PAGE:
The Myth of the 99%

When I published The New Class War: Saving Democracy from the Managerial Elite in January 2020 (February 2020 in the UK), I naively expected what passes for the intellectual left to engage with my arguments in a respectful if critical way. After all, the targets of my criticism were technocratic neoliberalism and demagogic populism, both of which are harshly criticized by many leftists. My book is a defense of the New Deal and a polemic in favor of organized labor. In arguing that a broad and diverse overclass of university-credentialed managers and professionals is the dominant class in the West today, collectively lording it over the working class majority of all races and origins, I am in a recognizable tradition within left-wing thought that includes Bruno Rizzi (bureaucratic collectivism), the young James Burnham (the managerial revolution), and Milovan Ðjilas (the new class).

To my surprise and amusement, The New Class War has been denounced and mischaracterized in every prominent journal of center-left and radical left opinion that has reviewed it. Despite my hostility in the book to Trump-style demagogic populism, a reviewer in The New York Times and an interviewer in The New Yorker tried to twist my argument that populist voters are not all fascists and racists into a defense of “white nationalism,” as did a dishonest reviewer in Jacobin. Dissent, The American Prospect and The Nation refused to review The New Class War at all.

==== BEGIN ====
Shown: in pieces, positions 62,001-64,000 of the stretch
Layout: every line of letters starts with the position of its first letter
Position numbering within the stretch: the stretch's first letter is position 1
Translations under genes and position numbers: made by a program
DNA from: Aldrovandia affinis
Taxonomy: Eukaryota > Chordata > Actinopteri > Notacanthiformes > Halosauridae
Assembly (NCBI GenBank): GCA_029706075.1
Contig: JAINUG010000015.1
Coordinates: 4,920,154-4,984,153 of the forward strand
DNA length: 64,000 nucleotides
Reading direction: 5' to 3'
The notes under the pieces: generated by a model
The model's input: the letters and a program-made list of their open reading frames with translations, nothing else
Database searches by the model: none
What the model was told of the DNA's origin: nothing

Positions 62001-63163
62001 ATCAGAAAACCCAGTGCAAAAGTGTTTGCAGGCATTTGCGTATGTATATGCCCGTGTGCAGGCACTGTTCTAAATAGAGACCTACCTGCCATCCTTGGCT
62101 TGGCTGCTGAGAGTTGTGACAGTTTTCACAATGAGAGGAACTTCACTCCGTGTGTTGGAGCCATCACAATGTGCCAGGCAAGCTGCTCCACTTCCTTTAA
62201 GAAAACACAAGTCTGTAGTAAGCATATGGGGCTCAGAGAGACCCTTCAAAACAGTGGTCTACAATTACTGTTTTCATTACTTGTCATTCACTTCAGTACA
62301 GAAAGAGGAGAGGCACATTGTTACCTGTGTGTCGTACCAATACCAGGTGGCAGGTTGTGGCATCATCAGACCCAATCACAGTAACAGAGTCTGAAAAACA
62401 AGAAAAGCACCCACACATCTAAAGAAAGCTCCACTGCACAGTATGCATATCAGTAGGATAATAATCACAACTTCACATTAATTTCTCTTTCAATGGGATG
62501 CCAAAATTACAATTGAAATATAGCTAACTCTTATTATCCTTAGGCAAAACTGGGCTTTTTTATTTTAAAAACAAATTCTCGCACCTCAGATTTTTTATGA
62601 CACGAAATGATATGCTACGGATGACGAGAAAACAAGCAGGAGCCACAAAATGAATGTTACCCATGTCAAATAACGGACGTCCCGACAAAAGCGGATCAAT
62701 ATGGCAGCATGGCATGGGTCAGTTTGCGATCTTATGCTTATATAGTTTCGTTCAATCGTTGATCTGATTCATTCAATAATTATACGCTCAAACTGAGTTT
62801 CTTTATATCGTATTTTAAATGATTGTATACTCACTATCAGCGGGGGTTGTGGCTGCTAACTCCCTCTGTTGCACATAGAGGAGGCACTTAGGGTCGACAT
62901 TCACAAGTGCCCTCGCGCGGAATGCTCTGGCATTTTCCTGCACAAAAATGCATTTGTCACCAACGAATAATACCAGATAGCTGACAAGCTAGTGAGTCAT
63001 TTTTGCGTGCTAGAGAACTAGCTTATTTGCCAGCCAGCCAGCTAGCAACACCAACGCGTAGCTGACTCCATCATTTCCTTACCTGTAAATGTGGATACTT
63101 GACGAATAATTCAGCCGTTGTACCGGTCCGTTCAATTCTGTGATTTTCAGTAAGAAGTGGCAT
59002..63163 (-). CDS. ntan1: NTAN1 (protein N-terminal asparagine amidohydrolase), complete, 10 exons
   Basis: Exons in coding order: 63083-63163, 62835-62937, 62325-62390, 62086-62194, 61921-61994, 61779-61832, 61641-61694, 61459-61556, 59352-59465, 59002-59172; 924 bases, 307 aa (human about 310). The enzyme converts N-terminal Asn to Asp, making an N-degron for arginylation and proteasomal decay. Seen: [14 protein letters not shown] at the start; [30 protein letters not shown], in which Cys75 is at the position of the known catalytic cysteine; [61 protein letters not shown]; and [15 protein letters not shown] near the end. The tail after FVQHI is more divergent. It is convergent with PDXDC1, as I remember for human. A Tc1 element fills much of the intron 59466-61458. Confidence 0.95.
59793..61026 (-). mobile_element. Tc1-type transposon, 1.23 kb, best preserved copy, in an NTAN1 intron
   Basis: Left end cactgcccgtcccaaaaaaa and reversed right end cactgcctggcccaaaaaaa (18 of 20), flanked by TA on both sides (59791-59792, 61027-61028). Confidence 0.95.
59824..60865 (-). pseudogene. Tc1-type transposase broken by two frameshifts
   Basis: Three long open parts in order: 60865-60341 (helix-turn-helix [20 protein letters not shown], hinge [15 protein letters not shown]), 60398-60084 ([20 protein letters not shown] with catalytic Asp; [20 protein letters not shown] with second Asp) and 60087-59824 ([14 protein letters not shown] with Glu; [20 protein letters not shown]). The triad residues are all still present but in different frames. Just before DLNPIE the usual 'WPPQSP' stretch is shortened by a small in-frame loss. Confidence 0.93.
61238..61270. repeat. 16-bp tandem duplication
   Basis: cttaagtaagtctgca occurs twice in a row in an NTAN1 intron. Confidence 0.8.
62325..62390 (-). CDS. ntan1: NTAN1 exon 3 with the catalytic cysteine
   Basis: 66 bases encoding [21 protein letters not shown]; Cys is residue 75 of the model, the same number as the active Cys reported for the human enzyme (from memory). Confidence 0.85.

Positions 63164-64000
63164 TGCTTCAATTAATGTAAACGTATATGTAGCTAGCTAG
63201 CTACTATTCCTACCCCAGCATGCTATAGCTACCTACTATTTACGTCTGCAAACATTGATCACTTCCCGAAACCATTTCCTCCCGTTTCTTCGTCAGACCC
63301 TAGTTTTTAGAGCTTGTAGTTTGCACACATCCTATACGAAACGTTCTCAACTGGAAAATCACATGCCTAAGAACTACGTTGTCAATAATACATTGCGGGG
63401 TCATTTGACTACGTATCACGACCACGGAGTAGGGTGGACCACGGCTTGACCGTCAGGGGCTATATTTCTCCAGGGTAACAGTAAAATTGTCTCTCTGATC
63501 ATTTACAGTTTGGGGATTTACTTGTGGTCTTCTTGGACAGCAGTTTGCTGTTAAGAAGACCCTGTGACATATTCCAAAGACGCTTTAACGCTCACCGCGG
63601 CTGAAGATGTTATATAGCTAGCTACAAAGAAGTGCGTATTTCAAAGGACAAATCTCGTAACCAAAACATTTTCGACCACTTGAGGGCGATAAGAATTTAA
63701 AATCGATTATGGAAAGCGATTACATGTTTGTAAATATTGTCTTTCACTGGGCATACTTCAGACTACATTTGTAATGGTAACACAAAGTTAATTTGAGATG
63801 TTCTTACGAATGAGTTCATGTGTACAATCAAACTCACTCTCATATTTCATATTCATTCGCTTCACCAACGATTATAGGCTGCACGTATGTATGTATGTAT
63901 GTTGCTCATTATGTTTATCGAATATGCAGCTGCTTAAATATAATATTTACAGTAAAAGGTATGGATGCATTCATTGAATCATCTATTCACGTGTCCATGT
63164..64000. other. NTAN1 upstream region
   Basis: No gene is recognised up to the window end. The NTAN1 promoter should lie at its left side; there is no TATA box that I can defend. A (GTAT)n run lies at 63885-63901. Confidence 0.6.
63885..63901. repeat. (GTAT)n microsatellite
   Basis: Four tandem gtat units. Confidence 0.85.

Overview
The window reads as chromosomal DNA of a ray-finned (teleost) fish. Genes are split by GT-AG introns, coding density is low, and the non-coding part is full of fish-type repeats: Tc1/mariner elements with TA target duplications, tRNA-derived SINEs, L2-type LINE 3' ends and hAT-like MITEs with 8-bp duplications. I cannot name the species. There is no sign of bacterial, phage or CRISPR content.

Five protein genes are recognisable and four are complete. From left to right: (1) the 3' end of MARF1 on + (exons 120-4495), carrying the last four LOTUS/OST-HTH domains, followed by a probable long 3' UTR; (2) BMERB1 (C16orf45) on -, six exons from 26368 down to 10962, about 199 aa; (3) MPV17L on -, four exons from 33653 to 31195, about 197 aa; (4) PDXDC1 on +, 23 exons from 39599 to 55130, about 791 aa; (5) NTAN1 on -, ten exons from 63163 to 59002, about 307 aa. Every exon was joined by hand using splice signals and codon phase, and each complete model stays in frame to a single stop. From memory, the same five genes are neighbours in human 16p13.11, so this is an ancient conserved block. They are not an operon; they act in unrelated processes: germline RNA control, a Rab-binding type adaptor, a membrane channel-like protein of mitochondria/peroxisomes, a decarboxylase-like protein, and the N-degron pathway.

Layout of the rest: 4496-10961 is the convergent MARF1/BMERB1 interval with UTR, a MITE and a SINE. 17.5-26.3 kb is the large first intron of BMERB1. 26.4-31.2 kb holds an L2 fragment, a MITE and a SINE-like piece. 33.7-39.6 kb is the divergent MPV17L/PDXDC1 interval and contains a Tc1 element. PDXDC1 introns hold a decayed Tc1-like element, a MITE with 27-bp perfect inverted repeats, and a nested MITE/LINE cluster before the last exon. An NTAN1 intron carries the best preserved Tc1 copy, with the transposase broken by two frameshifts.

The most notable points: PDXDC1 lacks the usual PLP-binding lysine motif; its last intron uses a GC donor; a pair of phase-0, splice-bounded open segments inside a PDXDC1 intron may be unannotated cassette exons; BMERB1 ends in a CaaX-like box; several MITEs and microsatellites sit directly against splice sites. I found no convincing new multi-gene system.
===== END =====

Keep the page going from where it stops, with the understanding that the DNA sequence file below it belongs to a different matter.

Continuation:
I should not have been astonished. My mistake was to have paid little attention to peculiar developments in soi disant leftist thought, which seem to have taken place in the decade between the Occupy Wall Street movement and the present. Most of the remnant of the American left which thinks about class at all rather than only race and gender appears to have settled on the view that there is indeed a class war in the US—but it is not between the non-college-educated working class of all races and college-credentialed managers and professionals, a broad class into which most billionaires were born. Rather, the important class division is between the 99 percent and the 1 percent or perhaps the 99.99 percent and the .01 percent. Professionals, such as corporate managers, doctors, lawyers, and professors at prestigious universities who make six- or seven-figure salaries, are “workers” just as much as grocery store cashiers and custodians. The workers must unite against “the capitalists” who apparently are defined as a tiny group of individuals able to live entirely on capital gains—“the billionaires” of Bernie Sanders. And in this class war, the proletarians on the front lines of the class struggle are not steelworkers or fast food restaurant cooks, but public school teachers and nurses.